Drones have a growing range of useful applications, but there has been a lot of attention given to their increasing role in modern warfare. We can hope that individual military conflicts will come to an end, but there is one form of warfare that will probably never cease – the “war on weeds.” Drone-based technology is also being employed in that arena.
It has been famously said that a weed is just “a plant whose use have yet to be identified.” In fact there are certain intrinsically “weedy” species of plants which make a huge number of seeds, are really good and spreading into new territory, and which can establish a “seed bank” which insures that they will re-emerge year after year even if the weather or a farmer’s efforts suppress them in any given growing season. Weeds have also been a challenge for humanity from the earliest days of farming.
For most of human history the principle means of controlling weeds on farms has been through mechanical tillage of the soil with tools evolving from the hoe to the plow to the cultivator. Unfortunately, the process of tillage degrades soil health over time and leads to phenomena like the Dust Bowl of the early 20th century. Chemical herbicides (particularly in combination with herbicide tolerant crops) have enabled more and more modern farmers to protect and improve their soils by using “no-till” and “strip-till” farming methods. For many crops and regions those minimum tillage systems are a foundational component of “Regenerative Agriculture” which is becoming the “gold standard” for environmentally-friendly and climate-smart crop production.
Unfortunately, weeds are very good at evolving their way around almost any technology used to suppress them. Herbicide tolerant weeds are a growing problem in modern agriculture, and it is extraordinarily difficult and expensive to discover and develop new herbicides with new modes of action to overcome that resistance.
When a new invasive weed species or one that is herbicide tolerant first arrives in a given field, the farmer needs to know that it has arrived and eliminate it before it manages to “set seed” and become an entrenched problem. Farmers can go out and physically “scout” their fields for these invaders, but that isn’t really feasible at the necessary level of detail on the scale of modern farming. However, “intelligence gathering” about the weed status of a field is a perfect fit for a drone-based imaging, and that function is being taken to a new level of precision by a company called Sentera.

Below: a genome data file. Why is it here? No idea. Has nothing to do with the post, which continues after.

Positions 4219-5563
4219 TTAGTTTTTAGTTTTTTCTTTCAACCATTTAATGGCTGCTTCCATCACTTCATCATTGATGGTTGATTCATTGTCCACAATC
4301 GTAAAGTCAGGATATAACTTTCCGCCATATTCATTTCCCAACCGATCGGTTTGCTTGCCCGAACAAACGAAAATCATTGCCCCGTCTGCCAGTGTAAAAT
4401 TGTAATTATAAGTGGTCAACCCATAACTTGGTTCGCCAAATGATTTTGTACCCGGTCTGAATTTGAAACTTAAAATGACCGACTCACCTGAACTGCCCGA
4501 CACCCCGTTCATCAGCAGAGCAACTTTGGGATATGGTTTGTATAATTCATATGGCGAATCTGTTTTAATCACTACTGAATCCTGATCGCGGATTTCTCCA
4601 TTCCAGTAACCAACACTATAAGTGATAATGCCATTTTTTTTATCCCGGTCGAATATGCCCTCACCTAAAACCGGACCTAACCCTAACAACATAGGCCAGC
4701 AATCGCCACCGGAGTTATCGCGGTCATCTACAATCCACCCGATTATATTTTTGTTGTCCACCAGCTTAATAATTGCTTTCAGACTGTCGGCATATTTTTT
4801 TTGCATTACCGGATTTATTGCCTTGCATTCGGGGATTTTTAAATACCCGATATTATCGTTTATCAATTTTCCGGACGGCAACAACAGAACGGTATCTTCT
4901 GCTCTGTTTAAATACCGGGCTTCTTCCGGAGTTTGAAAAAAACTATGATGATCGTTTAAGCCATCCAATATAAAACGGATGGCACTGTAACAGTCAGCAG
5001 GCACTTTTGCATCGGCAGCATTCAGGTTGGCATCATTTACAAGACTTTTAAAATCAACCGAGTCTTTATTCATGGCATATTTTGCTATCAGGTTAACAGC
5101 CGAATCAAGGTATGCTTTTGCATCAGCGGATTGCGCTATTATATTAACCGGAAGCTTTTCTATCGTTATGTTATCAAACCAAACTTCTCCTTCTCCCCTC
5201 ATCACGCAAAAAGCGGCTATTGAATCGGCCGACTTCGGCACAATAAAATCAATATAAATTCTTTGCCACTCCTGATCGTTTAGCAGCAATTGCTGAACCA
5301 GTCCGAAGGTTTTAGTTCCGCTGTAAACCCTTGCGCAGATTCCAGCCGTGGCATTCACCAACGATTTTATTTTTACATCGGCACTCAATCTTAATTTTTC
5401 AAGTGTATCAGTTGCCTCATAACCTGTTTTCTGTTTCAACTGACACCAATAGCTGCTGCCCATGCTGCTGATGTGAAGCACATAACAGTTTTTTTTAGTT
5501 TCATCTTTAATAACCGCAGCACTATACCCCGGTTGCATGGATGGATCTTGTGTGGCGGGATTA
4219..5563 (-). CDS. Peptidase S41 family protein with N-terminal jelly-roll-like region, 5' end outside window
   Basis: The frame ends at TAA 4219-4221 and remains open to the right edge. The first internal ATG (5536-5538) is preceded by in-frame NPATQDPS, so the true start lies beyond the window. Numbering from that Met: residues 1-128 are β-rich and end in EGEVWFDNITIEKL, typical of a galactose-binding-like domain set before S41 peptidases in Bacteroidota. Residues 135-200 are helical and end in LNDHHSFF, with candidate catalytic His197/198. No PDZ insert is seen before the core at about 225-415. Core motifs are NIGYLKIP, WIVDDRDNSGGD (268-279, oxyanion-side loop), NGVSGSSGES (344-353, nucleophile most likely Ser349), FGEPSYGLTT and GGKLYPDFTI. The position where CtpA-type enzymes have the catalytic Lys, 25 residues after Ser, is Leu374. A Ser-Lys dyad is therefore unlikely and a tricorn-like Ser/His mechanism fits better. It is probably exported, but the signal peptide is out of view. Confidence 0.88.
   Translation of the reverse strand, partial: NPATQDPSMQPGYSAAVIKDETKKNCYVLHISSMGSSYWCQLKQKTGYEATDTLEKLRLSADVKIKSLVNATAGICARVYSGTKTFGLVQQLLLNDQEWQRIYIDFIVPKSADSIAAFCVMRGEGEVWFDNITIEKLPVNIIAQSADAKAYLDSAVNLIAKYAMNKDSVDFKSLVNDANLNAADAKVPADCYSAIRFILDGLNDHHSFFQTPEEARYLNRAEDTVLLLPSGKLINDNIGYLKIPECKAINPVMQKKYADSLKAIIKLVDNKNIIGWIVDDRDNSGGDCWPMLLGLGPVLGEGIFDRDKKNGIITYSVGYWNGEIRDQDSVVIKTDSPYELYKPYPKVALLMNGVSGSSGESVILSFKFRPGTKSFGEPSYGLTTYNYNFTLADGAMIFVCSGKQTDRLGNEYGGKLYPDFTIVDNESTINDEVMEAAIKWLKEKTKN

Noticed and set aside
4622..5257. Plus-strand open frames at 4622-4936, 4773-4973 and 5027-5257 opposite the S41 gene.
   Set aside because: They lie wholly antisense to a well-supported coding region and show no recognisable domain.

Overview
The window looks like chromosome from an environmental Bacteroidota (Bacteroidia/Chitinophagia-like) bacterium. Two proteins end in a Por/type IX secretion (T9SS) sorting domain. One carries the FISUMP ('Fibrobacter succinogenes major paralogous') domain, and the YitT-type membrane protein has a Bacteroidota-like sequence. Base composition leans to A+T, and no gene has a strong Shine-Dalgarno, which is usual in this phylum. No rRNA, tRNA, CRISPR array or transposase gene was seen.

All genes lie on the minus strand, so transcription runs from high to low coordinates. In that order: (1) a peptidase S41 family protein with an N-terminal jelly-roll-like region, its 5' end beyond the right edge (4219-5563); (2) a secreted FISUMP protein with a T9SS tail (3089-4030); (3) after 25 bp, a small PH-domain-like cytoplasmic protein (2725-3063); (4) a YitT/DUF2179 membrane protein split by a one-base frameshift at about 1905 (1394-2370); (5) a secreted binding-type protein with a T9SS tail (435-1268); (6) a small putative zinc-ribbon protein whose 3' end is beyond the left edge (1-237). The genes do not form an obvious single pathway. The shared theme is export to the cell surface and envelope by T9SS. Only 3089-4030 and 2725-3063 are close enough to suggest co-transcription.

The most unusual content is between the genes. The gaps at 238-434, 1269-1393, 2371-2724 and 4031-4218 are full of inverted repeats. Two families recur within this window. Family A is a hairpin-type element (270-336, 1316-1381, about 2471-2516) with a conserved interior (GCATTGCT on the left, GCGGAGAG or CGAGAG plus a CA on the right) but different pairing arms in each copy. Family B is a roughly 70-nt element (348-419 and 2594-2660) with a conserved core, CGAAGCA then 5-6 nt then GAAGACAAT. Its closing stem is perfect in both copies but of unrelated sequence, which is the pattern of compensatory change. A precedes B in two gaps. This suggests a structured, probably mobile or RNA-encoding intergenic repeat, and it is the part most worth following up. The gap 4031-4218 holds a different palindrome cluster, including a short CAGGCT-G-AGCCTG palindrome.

Sentera was founded in 2014 by Eric Taipale, who now serves as the company’s chief technology officer. The business most recently raised significant capital via a Series C round expansion in 2023. The goal of founders was to find agriculture applications for some of the ultra-high resolution camera technology they had worked with in other areas. The technology they developed was a device that is light enough to transport on a small standard drone, but which includes 5 cameras, each of which detects a different wavelength of light. The system self-calibrates for the solar conditions during use. This unit can be flown over agricultural fields covering 260 acres or more per hour and capturing images down to a ¼inch resolution at the rate of 5 frames per second.
Sentera developed an extensive database connecting this kind of image with information about the weeds and other plants that are found in fields. That data was used to build a system that enables weeds to be identified to the species level even as young seedlings and map their exact location in a field. That data can then be used to develop a prescription for precision spray equipment which can then apply a set of specific herbicides with each one only used on the parts of the field where it is needed.
The total amount of herbicide needed can be reduced by up to 70%. That savings makes it possible to include products that might be too expensive or represent a risk of off-site drift if they were applied as a blanket spray across the field.
This technology will not only save farmers money, but it will also help to maintain optimal regenerative practices such as continuous no-till.